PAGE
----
ZANZIBAR: TANZANIA on Tuesday granted national citizenship to over 3,300 immobile migrants, reminding them to abide by the country’s rules and regulations.
Zanzibar President Dr Hussein Mwinyi, presiding over a brief certificate issuance ceremony at Vuga-based State House said, “…for sure you have the obligation to sustain your obedience to the laws and refrain from crimes.”
He challenged the 3,319 new Tanzanians, some of whom were born in the country before independence, to cooperate with all Tanzanians in protecting and sustaining the country’s peace and tranquility for the benefit of present and future generations.
President Mwinyi assured the new Tanzanians of all rights and privileges as other citizens, asking them to grab opportunities and rights that come with their citizenship for their family and national development.
Dr Mwinyi equally directed government and private institutions to accord the new citizens all the support they will need as per the laws, regulations and guidelines.
He asked all immobile migrants in the country to report to the immigration department for registration, saying the union and revolutionary governments are determined to end the historical problem of immobile migrants.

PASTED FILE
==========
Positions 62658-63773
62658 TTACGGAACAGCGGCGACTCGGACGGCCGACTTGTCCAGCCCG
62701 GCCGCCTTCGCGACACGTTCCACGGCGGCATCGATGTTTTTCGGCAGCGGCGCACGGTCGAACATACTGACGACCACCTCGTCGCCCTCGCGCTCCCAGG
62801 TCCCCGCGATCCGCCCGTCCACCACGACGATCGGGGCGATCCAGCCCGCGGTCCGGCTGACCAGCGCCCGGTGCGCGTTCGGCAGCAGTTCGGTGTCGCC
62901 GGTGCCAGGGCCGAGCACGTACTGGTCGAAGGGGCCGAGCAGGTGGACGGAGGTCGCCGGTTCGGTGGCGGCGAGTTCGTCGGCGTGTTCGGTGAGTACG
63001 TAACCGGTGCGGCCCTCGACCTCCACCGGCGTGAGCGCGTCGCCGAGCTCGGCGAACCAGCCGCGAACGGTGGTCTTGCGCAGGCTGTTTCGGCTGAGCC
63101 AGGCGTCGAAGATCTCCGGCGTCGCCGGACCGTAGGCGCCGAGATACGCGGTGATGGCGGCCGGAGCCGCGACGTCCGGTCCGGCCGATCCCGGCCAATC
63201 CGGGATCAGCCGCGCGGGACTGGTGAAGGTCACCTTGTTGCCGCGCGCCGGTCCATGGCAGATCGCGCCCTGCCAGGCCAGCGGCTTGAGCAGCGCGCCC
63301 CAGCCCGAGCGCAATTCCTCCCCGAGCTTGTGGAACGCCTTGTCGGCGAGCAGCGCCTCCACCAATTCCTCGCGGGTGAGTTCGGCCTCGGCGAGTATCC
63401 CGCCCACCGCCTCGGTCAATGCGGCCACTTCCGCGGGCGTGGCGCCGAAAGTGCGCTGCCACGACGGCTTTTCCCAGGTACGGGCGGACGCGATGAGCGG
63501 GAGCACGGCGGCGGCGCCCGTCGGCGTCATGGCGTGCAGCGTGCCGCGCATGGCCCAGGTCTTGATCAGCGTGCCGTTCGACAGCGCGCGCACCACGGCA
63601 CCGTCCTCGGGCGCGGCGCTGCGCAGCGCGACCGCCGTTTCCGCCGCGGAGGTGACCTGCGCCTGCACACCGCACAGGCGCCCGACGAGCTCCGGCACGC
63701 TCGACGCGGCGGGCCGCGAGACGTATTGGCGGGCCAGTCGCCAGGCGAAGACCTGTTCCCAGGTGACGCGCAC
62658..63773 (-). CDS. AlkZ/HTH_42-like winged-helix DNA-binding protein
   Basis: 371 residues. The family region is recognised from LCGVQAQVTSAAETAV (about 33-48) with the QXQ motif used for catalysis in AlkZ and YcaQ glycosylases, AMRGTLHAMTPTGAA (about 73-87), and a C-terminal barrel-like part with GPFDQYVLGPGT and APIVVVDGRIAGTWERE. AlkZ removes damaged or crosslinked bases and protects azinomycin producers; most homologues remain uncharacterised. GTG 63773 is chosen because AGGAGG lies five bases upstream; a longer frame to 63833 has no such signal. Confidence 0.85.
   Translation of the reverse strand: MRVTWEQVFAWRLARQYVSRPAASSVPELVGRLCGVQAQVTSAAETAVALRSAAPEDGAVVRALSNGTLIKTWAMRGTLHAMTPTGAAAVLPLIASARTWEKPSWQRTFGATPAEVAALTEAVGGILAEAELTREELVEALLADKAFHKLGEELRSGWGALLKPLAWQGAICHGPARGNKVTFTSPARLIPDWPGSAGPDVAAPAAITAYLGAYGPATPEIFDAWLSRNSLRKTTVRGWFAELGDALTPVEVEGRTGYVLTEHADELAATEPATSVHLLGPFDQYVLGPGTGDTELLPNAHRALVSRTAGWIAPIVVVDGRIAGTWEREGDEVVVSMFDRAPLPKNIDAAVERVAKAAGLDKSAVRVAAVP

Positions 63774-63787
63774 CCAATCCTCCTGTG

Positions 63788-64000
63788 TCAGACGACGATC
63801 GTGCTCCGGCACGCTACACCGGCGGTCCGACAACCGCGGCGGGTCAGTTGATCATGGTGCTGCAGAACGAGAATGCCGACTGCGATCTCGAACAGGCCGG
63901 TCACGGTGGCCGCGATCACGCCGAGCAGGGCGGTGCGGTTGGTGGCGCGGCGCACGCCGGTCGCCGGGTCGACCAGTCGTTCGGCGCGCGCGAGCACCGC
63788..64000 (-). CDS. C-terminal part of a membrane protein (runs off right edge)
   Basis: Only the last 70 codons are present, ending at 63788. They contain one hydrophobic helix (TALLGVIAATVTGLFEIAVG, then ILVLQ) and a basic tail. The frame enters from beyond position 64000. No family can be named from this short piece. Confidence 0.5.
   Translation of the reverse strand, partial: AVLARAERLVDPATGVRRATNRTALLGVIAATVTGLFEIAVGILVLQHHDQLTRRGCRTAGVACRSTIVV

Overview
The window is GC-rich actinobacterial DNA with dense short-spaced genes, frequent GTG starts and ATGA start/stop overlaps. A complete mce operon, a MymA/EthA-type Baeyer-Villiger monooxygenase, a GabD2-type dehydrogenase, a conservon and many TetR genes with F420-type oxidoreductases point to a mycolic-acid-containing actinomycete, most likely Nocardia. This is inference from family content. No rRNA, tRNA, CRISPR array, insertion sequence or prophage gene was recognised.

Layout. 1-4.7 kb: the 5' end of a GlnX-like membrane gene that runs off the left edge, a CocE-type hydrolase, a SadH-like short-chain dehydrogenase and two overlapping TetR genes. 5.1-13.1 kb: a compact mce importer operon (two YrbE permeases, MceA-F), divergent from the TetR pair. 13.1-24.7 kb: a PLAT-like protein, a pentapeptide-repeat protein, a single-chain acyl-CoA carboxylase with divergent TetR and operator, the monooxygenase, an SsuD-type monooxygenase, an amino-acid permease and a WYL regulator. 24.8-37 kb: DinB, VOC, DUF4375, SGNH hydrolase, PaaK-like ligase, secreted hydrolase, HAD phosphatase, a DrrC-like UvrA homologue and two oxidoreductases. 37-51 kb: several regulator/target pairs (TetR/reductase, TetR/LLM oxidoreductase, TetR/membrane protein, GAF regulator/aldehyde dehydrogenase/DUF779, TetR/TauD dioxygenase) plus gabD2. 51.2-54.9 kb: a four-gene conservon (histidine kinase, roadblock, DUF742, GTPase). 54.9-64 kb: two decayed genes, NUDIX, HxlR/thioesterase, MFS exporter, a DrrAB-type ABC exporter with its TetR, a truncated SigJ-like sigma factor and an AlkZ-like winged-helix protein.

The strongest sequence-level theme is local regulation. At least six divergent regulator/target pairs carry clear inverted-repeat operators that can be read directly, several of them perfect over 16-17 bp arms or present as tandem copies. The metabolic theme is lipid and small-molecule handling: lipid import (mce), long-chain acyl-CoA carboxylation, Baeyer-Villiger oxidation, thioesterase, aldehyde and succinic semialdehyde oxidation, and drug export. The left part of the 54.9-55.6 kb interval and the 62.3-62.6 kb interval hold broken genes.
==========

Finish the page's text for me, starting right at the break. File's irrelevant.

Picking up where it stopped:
Dr Mwinyi asked the Immigration Department to improve the existing laws, citing the Immigration Act, which he said needs reviews to enable it cope with various challenges that haunt citizens and foreigners entering the country.
Home Affairs Minister Engineer Hamad Yussuf Masauni expressed excitement over the government decision to address what he described as a chronic problem to “our brothers and sisters.”
He said the new status will provide the beneficiaries with wide scope to participate in the nation building. “I’m happy to witness the end of this problem; it was a serious annoyance to our people,” said Minister Masauni.
Zanzibar Minister of State, Second Vice-President’s Office, Policy, Coordination and House of Representatives Hamza Hassan Juma described the scrapping of 2m/- fee per person as a gesture of kindness to the new citizens.
Under Tanzania’s laws, foreigners pay 2m/- fee for citizenship. That means the government has forfeited 6.6bn/- from the 3,319 new citizens.
“This is a substantial amount that could have constructed three storey secondary schools,” said Minister Hamza.
Immigration Department Commissioner General Dr Anna Makakala said the department has introduced an electronic system for “secure printing of certificates for these citizens to keep their records.”
She said there are still people who live in the country without official identity, calling for all foreigners to report to the department for registration and identification.
Yesterday’s certificate recipients include 676 men, 768 women and 1,675 children from Mozambique (3,116 people); Comoros (147); Burundi (five); and Rwanda (one).